A GPS for the Soul
Who by Fire, Who by Water — Un’taneh Tokef, edited by Rabbi Lawrence A. Hoffman, PhD,
Jewish Lights Publishing, 2010, 253 pp, $24.99.
Repentance: The Meaning and Practice of Teshuvah by Louis E. Newman, PhD, foreword by
Rabbi Harold M. Schulweis, preface by Rabbi Karyn D. Kedar, Jewish Lights Publishing, 2010,
224 pp, $24.99.
REVIEWED BY ADENA BERKOWITZ
Coming on the heels of Elul, Rosh Hashanah ushers in a ten-day period of deep prayer, introspection, accountability, repentance,
and final judgment that leaves us with a gnawing feeling. What does the coming year hold for
us? Do we approach it with terror and trepidation, awe and trembling? How can our faith
carry us though our heartfelt repentance, our
prayers, and our acts of righteousness?
These and other themes evoked by the High
Holy Days are sensitively addressed in Who by
Fire, Who by Water, a compilation edited by
Rabbi Dr. Lawrence A. Hoffman that examines
the text of Un’taneh Tokef. Forty rabbis, scholars, and lay people explore the prayer’s historic,
theological, halakhic, and personal meaning.
Essays range from analysis of the authorship of
Un’taneh Tokef to the translation of key lines, to
the overall theological meaning of the piyyut.
Hoffman references the 12th-century book Sefer
Z’chirah, which describes the martydom of
Rabbi Amnon, who is traditionally viewed as
the author of the prayer. He is called Rabbi
“Faithful” because he’emin (he had faith in the
living God) draws on the Hebrew pun for
“faithful, neeman”; when the Hebrew letters
are rearranged, they spell Amnon.
While some of the pieces seem to repeat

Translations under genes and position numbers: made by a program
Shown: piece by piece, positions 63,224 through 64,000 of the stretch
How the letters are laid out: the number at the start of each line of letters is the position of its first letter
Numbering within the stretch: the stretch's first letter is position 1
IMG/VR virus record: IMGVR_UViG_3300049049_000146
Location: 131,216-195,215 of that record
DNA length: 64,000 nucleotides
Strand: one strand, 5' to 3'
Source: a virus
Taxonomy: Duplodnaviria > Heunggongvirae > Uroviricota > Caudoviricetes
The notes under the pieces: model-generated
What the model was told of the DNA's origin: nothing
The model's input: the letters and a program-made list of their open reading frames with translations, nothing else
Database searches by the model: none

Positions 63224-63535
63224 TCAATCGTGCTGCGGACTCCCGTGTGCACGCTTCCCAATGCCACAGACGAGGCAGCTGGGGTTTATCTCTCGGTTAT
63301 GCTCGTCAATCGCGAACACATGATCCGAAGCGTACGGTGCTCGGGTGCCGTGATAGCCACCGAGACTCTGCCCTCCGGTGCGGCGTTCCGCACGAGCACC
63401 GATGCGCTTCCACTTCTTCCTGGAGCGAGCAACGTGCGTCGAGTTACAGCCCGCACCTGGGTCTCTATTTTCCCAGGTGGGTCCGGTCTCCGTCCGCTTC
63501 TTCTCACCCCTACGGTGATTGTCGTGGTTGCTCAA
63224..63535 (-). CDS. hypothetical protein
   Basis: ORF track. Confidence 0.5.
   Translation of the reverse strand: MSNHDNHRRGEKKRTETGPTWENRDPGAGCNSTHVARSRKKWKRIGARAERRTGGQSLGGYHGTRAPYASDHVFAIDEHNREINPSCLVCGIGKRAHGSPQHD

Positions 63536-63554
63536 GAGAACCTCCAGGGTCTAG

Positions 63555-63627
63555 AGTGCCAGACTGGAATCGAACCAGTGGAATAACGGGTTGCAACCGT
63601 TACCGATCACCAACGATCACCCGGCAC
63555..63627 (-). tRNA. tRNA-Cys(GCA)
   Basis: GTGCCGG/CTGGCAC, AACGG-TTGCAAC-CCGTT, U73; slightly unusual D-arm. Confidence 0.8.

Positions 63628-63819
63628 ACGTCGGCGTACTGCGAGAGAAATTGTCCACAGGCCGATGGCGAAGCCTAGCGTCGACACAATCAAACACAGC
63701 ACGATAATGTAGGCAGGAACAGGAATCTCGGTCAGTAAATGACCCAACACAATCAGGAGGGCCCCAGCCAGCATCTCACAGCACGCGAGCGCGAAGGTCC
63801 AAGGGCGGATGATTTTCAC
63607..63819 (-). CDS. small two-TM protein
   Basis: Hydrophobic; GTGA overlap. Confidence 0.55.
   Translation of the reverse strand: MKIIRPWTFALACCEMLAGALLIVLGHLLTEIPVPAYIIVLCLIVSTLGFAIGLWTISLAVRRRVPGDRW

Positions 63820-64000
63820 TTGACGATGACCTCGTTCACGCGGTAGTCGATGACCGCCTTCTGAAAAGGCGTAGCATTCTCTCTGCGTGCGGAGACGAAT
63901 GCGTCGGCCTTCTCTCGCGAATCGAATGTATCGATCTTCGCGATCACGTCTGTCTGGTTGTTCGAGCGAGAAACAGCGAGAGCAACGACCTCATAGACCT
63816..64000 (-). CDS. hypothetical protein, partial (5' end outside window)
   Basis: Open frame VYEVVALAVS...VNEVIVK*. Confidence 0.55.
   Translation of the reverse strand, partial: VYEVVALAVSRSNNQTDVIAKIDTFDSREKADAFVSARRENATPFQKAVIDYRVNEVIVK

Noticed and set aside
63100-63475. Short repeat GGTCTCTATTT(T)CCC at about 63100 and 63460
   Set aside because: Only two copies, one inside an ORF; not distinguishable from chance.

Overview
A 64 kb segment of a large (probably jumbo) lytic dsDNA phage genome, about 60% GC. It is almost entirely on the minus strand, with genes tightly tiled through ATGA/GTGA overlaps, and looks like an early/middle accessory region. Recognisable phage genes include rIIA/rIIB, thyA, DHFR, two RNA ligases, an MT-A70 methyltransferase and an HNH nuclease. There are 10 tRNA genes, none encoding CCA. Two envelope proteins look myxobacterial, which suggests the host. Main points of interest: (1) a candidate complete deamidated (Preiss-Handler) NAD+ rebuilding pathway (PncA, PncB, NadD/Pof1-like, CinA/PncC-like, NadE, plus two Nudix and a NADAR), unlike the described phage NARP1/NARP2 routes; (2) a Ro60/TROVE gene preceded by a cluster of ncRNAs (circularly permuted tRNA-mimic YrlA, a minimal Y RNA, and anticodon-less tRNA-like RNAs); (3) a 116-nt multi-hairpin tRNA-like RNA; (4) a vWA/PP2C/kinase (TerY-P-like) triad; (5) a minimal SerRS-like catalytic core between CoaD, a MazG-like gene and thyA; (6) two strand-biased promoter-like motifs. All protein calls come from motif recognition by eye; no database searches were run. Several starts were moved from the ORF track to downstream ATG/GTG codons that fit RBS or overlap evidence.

themes and analyses, the wide range of theological approaches makes for fascinating reading. Many of the liberal contributors grapple
with their personal struggles to accept the view
of God as Judge sitting on high, determining
our fate for the coming year. For example, Rabbi
Sharon Brous writes that although life can appear at times as though it is being lived on the
edge of an abyss, what we do can bring radical
meaning into the uncertainty of our lives.
In analyzing the recurring line about prayer,
repentance, and charity, the volume utilizes
Dr. Joel Hoffman’s translation, “But Prayer,
Repentance, and Charity help the hardship of
the decree to pass,” as a meaningful way to understand the heart of Un’taneh Tokef.
Rabbi Reuven Kimelman explores the
talmudic antecedents to the wording of the
prayer, noting that the text of Un’taneh Tokef
we recite lists teshuvah first, and changes the
wording so that the harshness or misfortune
that result from a decree can be mitigated.
Prayer, repentance, and tzedakah do not cancel
the decree but rather avert the severity of it.
Kimmelman explains that mitigation happens
through these acts either because they can lead
to a reconsideration of the original judgment of
Rosh Hashanah or because they provide the re-
silience to bear the ups and downs of life.
Dr. Adena K. Berkowitz is the
co-author of Shaarei Simcha
(Gates of Joy), a mini-siddur
and the first liturgical work
written in the modern era by
Orthodox women. Adena is a
founder and co-director of Kol
HaNeshamah: the Center for
Jewish Life and Enrichment,
which sponsors free High
Holiday services and is
dedicated to re-energizing the
spiritual life of both affiliated
and unaffiliated Jews. A visiting
lecturer at Yeshivat Chovevei
Torah Rabbinical School, she
lives in New York with her
husband and five children.